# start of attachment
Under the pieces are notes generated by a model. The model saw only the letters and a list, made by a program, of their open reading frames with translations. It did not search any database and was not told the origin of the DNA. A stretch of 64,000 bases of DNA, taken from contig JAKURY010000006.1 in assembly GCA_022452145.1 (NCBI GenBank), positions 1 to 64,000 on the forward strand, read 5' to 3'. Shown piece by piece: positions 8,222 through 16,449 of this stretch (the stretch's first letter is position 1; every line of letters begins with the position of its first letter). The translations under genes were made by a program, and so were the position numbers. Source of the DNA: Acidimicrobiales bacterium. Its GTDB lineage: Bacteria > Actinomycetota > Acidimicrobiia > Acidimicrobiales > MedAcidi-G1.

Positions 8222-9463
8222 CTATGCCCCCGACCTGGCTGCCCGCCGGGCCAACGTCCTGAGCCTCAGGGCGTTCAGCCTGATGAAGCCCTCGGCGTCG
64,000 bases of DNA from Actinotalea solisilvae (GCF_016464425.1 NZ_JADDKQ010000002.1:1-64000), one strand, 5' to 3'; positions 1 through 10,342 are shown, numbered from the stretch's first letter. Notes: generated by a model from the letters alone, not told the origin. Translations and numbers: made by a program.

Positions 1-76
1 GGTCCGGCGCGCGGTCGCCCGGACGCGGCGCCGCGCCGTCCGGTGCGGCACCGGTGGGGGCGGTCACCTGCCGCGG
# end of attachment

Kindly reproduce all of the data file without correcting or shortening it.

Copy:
Under the pieces are notes generated by a model. The model saw only the letters and a list, made by a program, of their open reading frames with translations. It did not search any database and was not told the origin of the DNA. A stretch of 64,000 bases of DNA, taken from contig JAKURY010000006.1 in assembly GCA_022452145.1 (NCBI GenBank), positions 1 to 64,000 on the forward strand, read 5' to 3'. Shown piece by piece: positions 8,222 through 16,449 of this stretch (the stretch's first letter is position 1; every line of letters begins with the position of its first letter). The translations under genes were made by a program, and so were the position numbers. Source of the DNA: Acidimicrobiales bacterium. Its GTDB lineage: Bacteria > Actinomycetota > Acidimicrobiia > Acidimicrobiales > MedAcidi-G1.

Positions 8222-9463
8222 CTATGCCCCCGACCTGGCTGCCCGCCGGGCCAACGTCCTGAGCCTCAGGGCGTTCAGCCTGATGAAGCCCTCGGCGTCG
64,000 bases of DNA from Actinotalea solisilvae (GCF_016464425.1 NZ_JADDKQ010000002.1:1-64000), one strand, 5' to 3'; positions 1 through 10,342 are shown, numbered from the stretch's first letter. Notes: generated by a model from the letters alone, not told the origin. Translations and numbers: made by a program.

Positions 1-76
1 GGTCCGGCGCGCGGTCGCCCGGACGCGGCGCCGCGCCGTCCGGTGCGGCACCGGTGGGGGCGGTCACCTGCCGCGG